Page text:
And then added a rear stabilizer bar (moved the front to the rear) and installed a 25mm bar on the front end... [/ URL]
After it was all was said and done, this is what we had. The car had changed a lot in 22 months...
The car breezed through tech and even with me fudging the budget, they gave us Class C (slowest most desirable class) and zero penalty laps. We managed to turn some okay laps on Miller's east course and started the race with relatively few issues. We lost an alternator bolt in testing so we had to fix that and other than a slight valvetrain tick at idle, the car ran well.
We even finished race day 1 running 2nd in class and 34th overall. That's exactly right smack dab in the middle of a 68 car field. Yes.. My team is called Salty Thunder.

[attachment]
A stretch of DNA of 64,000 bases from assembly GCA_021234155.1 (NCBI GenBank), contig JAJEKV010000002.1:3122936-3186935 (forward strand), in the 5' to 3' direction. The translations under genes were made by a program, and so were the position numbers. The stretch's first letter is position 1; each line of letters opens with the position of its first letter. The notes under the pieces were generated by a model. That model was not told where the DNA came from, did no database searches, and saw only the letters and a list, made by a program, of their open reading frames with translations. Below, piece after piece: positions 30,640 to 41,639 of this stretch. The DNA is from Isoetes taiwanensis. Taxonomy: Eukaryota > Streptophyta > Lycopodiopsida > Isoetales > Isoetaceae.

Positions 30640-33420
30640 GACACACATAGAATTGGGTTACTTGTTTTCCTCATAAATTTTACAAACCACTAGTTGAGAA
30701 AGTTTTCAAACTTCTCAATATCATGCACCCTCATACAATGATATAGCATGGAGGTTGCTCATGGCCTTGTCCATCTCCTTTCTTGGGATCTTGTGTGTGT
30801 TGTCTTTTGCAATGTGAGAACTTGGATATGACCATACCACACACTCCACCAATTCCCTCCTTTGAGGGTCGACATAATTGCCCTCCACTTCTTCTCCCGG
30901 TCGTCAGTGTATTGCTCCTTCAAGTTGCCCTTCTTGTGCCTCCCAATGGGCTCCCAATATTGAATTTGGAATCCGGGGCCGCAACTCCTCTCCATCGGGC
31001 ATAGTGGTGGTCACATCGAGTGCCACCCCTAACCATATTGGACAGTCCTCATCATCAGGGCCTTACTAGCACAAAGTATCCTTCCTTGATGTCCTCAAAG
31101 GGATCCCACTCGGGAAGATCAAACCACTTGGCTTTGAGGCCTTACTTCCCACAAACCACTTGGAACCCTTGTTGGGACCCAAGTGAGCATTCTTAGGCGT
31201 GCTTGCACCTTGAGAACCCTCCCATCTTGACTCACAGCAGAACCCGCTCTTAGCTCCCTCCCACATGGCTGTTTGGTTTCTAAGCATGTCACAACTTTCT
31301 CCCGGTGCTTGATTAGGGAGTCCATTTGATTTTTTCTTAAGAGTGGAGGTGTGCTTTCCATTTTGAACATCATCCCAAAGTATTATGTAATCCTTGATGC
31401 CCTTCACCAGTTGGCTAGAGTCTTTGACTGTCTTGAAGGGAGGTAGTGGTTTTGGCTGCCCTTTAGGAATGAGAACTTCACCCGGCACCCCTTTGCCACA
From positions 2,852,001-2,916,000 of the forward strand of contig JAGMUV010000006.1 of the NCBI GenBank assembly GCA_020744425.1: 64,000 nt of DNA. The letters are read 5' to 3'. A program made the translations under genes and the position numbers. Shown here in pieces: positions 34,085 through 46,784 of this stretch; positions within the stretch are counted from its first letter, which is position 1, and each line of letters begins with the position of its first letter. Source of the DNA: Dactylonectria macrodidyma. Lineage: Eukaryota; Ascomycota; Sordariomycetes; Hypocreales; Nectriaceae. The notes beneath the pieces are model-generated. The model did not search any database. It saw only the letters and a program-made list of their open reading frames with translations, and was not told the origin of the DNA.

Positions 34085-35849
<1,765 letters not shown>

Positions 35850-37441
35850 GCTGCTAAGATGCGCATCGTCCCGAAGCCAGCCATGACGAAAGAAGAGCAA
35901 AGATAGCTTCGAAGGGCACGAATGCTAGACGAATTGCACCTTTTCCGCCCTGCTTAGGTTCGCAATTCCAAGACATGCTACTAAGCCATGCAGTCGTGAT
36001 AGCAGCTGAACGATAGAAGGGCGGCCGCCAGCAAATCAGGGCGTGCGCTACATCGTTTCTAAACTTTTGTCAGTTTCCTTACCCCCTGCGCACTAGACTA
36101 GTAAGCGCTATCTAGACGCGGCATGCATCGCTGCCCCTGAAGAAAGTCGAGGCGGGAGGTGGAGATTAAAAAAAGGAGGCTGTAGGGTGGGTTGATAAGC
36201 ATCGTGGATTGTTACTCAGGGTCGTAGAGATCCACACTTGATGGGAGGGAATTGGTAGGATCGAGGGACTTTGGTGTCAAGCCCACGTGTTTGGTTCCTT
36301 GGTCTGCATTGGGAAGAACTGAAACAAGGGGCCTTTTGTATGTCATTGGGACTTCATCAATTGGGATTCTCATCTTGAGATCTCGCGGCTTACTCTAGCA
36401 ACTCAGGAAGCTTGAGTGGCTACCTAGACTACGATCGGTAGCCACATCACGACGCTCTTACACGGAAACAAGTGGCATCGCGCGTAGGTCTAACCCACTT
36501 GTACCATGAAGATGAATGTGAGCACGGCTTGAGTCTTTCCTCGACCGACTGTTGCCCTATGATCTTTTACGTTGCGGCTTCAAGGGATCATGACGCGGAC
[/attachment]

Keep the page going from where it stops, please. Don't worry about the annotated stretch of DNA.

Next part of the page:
But... on day two we had issues. The valvetrain tick got worse and we lost a distributor rotor which took us an hour to get the car back on track. We ran another hour and the car died. Motor seized.
The truth is this engine is fragile. Even though I briefed the drivers to keep the RPMs below 4500 and shift to fourth on the straights, I found that a couple of them didn't listen (one really didn't listen to anything). I reviewed the footage from the GoPro camera and saw constant over revs of the motor on one particular drivers stints and occasional over revs on another's. I can't really fault them too much for this, but in the end I think this destroyed our motor. Lesson learned.
Was it all worth it? I say most definitely. In spite of all the frustration and roadblocks I've found myself thinking about doing it again constantly. I had dreams about racing my car for days after the event. It was an epic experience and I'll most definitely be doing it again. I've already begun to gather the parts for a 2.8 V6 swap. Next time around I want to run a more forgiving motor and still stay relatively close to budget.
It is said that nobody has ever spoken the words "I enjoy driving my slow car". Well, maybe so, but here is me enjoying the hell out of driving mine.https://www.youtube.com/watch?v=IHl6dGexXT8
[This message has been edited by Canyonflyer (edited 06-11-2014).]